Contrast of value separates objects in space, while gradation of value suggests mass
and contour of a contiguous surface.


1. Sustainable Approach

One of the most common architectural approaches in the last 10 years is the
sustainable approach. Everyone wants a green, eco-friendly building. And to achieve
that, you need to incorporate sustainable design from the very beginning.

A sustainable architectural approach involves designing buildings to minimize any

negative environmental impact. This can involve anything from incorporating
sustainable energy use to building placement. Overall, you want to make your building
as environmentally friendly as possible.

This approach is oftentimes validated by a LEED Certification (Leadership in Energy

and Environmental Design).

2. Experiential Approach

This approach to architectural design is extremely immersive. The experiential approach

takes into account the end user's experience. In this design strategy, a building is
designed as an experience. It incorporates every impression that a visitor will have on
the building - creating a fully immersive experience.

The immersive design approach will guide a visitor through the experiential inner-
workings of the beautiful piece of art that is your building. This design approach is first
and foremost about aesthetics.
3. Practical Approach

Arguably the most used approach is the practical design strategy. This strategy is just
how it sounds, practical. Within this architectural approach, the architect is using the
most practical materials, the most efficient design, and overall a traditionalist strategy.

This is the most cost-efficient approach to architecture. Sometimes a client wants a bold
architectural design, but more often than not, the practical approach is most popular. A
practical approach is a reasonable solution to design everyday buildings.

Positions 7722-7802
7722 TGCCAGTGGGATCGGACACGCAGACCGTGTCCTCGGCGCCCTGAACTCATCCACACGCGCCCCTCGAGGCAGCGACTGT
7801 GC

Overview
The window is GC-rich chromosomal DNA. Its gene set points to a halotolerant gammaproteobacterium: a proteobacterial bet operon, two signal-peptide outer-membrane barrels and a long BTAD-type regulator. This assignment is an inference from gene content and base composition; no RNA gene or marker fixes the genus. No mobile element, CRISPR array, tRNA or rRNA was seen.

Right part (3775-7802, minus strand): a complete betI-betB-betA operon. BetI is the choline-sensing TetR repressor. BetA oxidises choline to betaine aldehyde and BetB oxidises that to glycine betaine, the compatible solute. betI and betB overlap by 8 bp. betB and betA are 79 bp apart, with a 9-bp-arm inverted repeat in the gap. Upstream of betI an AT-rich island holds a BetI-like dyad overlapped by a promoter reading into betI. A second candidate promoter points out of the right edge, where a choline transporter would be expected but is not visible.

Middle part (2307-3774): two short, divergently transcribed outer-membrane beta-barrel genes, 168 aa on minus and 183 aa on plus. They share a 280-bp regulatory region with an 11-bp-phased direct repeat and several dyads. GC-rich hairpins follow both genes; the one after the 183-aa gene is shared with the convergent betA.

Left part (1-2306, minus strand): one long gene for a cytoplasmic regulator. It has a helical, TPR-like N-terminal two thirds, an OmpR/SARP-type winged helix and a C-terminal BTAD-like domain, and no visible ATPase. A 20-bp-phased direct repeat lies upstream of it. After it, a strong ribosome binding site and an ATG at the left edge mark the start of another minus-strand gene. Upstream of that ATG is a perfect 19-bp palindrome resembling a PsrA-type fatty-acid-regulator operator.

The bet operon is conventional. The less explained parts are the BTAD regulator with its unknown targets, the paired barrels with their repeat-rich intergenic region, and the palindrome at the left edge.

A concept is an idea, a theory or notion, but in architecture we could also describe a

concept as ‘an approach’ to the design.

When we think of an architectural concept, we think of an abstract idea, one that is

unchanging throughout the design process. This is not necessarily the case, a concept
can be linked to many factors, and can evolve as the design grows.

Architectural concepts are the designers’ way of responding to the design situation
presented to them. They are a means of translating the non-physical design problem
into the physical building product. Every project will have critical issues, central themes
or problem essences, and the general issues of designing a building can be approached
in a number of ways.


Metaphor can be defined as a straightforward comparison between two or more

different and unrelated subjects. In linguistic discipline, metaphor could be interpreted in
the context of the meaning of denotative and connotative. The denotative signify the
real meaning of a context, while connotative indicates the implicit or the hidden meaning
of words. Similarly, in architecture, buildings are not only playing with visual image of
the form, but it plays with the hidden message and meaning of it.